Gypsum

Early days of gypsum mining at Walton. Horse and cart used to haul gypsum rock to the train loading station circa 1920. R. CLARK PHOTO.

Early days of gypsum mining at Walton. Horse and cart used to haul gypsum rock to the train loading station circa 1920. R. CLARK PHOTO.

GYPSUM is a very important industrial mineral primarily used in the manufacture of wallboard for building construction. Nova Scotia is one of the largest producers of natural gypsum rock in the world with annual exports ranging from 2 to 6 million tonnes.

Francis Parker mined gypsum at the South Mountain Quarry and exported the rock from Petite (Walton) in 1820. Small sailing ships tied up along the river bank and workers used wheelbarrows to load the cargo. In 1836 the Petite Plaster Mills Company exported gypsum from the North Mountain Quarry from the plaster wharf near the present aboiteau. Records show 10,000 tonnes of gypsum were exported from Walton in 1871. E. Churchill and Sons operated a gypsum quarry in Walton in . They built a shipping pier for loading ships and barges and added a wharf extension in 1889. By then over 40,000 tons per year of gypsum were being produced. In 1913 Mr. Parsons interested the Rock Plaster Manufacturing Company to invest in gypsum mining in Walton.

Gypsum train at the Walton wharf circa 1920. Albert Parsons on the right and engineer Percy Sanford. R. CLARK PHOTO.

Gypsum train at the Walton wharf circa 1920. Albert Parsons on the right and engineer Percy Sanford. R. CLARK PHOTO.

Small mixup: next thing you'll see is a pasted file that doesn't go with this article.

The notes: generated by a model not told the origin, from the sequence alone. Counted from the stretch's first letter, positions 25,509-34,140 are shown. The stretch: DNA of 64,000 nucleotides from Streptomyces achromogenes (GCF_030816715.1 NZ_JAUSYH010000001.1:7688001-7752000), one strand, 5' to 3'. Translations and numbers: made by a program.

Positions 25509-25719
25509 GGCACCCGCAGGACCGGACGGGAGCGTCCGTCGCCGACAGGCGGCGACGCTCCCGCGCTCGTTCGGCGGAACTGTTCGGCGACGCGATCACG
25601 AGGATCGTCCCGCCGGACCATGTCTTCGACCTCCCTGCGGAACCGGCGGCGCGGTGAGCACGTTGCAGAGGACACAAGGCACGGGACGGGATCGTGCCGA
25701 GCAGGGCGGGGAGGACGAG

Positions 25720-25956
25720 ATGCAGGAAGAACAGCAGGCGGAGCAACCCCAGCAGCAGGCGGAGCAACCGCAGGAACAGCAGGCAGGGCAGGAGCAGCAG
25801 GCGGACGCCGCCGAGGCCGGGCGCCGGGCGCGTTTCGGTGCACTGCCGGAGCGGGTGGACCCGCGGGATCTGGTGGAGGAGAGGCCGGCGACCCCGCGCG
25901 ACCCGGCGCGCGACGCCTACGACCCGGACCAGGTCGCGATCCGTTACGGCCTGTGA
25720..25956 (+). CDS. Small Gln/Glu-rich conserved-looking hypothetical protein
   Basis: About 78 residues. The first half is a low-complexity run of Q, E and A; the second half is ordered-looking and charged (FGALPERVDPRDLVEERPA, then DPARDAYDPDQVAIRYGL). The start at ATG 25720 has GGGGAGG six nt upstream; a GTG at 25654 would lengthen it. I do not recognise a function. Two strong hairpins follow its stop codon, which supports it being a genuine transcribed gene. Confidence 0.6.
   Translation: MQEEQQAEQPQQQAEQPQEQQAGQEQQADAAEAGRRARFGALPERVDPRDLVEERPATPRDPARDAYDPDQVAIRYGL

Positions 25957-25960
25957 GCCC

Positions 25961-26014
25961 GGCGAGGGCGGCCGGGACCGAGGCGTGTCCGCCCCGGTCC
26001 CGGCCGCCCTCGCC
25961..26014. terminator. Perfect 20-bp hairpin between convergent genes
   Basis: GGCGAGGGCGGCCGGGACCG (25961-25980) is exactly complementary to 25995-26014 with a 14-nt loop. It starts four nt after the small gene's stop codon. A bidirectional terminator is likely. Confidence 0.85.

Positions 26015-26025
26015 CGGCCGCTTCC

A railway was built between the quarry and wharf in 1913 and a year later a mill was built to process ore using a steam powered generator. In 1927 Atlantic Gypsum Products Company constructed an up-to-date mill and in 1929 the railway was discontinued in favour of trucks. National Gypsum Company took over the operation in 1947  and subsequently exported over 200,000 tons of gypsum per year. Quarries extended from South Mountain, North Mountain, Fry Mountain, Finnice Mountain and Stephen’s Mountain. Gypsum Mining ceased in 1972 due to the small vessel size able to dock at Walton.

Busy Walton harbour in 1956. MV Union Pioneer loading gypsum on the left and the MV Malios loading barite. R. CLARK PHOTO.

Busy Walton harbour in 1956. MV Union Pioneer loading gypsum on the left and the MV Malios loading barite. R. CLARK PHOTO.

Advertisements

Leave a Reply

Fill in your details below or click an icon to log in:

WordPress.com Logo

You are commenting using your WordPress.com account. Log Out / Change )

Twitter picture

You are commenting using your Twitter account. Log Out / Change )

Facebook photo

You are commenting using your Facebook account. Log Out / Change )

Google+ photo

You are commenting using your Google+ account. Log Out / Change )

Connecting to %s